The Harlem native, now 47, has been exploring the trio format to rewarding effect not only in his last two CDs, but every Wednesday night for the last ten years at Pete Miller's Steakhouse in Evanston -- the place Broom describes as his "laboratory." On The Way I Play, he delves into a program of jazz standards and American songbook classics -- by Charlie Parker, Richard Rodgers, Sonny Rollins, the Gershwins, McCoy Tyner -- with trio-mates Dennis Carroll, on bass, and drummer Kobie Watkins (below).

"We play these kinds of things every week," Broom says of the tunes, "and I have for my whole life as a jazz guitar player. Now I have both an individual and a group identity to use as a means to approach this music -- and all of the music that we play."

Live in Chicago (& Everywhere)

Bobby Broom, Chicago-based since 1984, has another long-standing trio affiliation in the Deep Blue Organ Trio, which one reviewer has deemed "Hammond B3-guitar-drums jazz of the highest order." Together with organist Chris Foreman and drummer Greg Rockingham, Broom and Deep Blue have to date recorded three albums (and one DVD). Earlier this year, their 2007 Origin disc, Folk Music, received a Chicago Music Award as Best Jazz CD. It also burned up the Jazzweek airplay charts, holding at the #2 position for four consecutive weeks (and remaining in the Top 5 for two straight months).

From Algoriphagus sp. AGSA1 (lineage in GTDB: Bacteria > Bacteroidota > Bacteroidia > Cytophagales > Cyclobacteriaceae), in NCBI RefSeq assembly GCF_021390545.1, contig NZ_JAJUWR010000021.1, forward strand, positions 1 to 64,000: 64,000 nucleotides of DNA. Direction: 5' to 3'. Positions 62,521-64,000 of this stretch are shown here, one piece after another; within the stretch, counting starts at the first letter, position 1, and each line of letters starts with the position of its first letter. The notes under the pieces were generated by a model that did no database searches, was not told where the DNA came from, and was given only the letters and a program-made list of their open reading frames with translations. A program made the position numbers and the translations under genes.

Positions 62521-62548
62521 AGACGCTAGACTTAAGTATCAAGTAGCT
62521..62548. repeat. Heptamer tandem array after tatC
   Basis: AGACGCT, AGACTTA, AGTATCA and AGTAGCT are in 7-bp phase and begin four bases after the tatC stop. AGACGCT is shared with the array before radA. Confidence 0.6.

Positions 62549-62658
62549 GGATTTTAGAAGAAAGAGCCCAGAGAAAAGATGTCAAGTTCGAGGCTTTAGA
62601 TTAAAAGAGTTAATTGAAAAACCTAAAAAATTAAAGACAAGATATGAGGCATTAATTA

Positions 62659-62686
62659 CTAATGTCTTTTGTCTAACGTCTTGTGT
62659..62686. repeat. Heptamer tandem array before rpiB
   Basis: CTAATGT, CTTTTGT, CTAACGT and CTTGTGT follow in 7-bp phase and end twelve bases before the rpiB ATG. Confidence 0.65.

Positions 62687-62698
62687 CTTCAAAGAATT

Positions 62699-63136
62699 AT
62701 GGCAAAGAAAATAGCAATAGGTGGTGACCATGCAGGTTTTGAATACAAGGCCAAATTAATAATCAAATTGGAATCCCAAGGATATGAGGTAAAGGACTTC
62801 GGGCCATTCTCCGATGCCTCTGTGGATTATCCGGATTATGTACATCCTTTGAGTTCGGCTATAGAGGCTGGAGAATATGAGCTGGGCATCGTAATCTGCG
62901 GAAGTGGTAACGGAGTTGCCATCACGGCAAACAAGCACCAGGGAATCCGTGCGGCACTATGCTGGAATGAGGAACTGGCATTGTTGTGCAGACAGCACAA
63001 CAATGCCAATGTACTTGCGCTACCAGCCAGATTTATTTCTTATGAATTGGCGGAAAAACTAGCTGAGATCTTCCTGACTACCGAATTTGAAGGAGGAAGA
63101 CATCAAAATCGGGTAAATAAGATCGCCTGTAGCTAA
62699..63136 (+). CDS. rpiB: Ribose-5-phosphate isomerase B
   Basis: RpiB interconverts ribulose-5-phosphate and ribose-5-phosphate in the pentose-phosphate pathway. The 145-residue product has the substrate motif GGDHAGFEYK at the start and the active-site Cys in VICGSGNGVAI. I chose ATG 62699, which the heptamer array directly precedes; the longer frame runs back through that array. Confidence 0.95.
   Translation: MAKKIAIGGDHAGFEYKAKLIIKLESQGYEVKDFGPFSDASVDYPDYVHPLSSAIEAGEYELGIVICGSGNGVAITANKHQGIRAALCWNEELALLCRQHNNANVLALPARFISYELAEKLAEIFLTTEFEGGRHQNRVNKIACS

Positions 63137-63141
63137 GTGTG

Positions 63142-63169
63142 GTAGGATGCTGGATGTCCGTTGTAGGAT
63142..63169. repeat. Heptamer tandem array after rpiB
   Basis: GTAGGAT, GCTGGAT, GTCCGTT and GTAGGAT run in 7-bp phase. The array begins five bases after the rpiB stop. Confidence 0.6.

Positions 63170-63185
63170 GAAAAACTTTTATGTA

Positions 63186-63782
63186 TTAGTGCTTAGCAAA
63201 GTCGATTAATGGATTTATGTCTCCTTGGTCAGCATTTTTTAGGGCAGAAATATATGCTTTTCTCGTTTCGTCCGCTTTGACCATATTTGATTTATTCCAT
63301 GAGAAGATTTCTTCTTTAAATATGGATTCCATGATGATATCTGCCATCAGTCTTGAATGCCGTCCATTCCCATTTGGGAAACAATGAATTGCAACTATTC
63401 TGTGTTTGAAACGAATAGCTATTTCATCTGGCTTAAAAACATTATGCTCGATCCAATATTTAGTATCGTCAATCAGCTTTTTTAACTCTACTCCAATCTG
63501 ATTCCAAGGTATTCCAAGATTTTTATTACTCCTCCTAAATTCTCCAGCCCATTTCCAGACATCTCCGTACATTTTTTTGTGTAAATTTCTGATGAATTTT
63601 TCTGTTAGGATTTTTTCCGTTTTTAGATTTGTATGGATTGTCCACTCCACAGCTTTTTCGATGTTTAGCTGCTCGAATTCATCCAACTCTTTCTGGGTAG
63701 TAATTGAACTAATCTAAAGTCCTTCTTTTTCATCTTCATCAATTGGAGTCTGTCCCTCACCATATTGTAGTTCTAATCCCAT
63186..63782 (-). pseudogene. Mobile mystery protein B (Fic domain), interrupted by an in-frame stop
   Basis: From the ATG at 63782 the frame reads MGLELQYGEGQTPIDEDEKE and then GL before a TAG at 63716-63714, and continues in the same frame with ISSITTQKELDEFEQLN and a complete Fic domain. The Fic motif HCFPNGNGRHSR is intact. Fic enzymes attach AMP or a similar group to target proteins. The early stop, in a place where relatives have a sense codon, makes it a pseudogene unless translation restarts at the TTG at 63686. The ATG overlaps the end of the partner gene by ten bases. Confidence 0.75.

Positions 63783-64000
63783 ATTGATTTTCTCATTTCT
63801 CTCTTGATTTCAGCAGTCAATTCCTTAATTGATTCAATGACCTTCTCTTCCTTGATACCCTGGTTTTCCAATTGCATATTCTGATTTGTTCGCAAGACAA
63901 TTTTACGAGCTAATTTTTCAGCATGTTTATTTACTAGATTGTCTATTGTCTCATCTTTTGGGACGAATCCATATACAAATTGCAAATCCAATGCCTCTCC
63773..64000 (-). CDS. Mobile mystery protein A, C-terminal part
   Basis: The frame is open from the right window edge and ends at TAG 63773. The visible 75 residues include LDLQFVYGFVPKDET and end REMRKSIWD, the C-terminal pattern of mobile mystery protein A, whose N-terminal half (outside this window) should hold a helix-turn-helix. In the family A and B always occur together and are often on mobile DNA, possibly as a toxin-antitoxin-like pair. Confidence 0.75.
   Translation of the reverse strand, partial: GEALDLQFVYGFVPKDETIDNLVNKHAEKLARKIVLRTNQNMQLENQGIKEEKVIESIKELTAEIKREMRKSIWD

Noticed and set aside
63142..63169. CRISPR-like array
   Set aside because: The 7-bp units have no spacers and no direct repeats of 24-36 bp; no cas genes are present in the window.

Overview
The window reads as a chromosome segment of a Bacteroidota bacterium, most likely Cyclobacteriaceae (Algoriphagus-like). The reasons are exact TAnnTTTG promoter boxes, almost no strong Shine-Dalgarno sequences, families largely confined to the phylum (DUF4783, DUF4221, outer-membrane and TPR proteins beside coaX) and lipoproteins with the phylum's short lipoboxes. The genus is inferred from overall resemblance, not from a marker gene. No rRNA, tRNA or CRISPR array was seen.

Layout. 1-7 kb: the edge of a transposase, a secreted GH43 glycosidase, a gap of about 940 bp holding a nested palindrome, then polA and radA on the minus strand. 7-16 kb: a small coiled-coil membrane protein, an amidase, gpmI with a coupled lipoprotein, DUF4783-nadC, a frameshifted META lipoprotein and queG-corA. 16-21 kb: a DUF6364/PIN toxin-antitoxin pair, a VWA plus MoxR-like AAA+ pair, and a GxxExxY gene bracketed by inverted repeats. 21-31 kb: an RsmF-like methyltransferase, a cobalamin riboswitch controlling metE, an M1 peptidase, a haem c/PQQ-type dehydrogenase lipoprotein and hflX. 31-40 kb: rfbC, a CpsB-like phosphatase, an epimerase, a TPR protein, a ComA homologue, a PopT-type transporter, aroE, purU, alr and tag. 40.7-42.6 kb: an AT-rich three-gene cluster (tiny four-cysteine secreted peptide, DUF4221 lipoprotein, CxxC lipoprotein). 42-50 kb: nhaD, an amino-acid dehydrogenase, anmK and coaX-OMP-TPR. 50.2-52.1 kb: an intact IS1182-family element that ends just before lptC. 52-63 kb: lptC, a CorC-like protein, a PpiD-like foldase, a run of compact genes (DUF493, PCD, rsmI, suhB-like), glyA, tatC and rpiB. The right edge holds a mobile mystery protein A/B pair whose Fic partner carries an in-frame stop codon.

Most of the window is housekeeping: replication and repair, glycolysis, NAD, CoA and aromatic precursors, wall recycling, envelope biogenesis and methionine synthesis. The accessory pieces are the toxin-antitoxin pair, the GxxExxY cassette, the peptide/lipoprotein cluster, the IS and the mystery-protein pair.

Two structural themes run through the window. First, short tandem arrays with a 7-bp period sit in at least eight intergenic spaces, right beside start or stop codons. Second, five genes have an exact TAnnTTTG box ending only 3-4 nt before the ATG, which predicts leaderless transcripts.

Broom's own Song and Dance CD (Origin) ranked among Jazzweek's Top 50 airplay records for 2007.

Still a member of Sonny Rollins's band, Broom will be traveling with Rollins this year to Japan, Korea, Singapore, Australia, France, Italy, Spain, Germany, Switzerland, Argentina, and Brazil, as well as making U.S. dates in California, New Jersey, New York, Washington DC, Rhode Island, and close to home in Chicago. He's also featured in Rollins's forthcoming Doxy DVD Live in Vienne, recorded in concert at a French festival in 2006.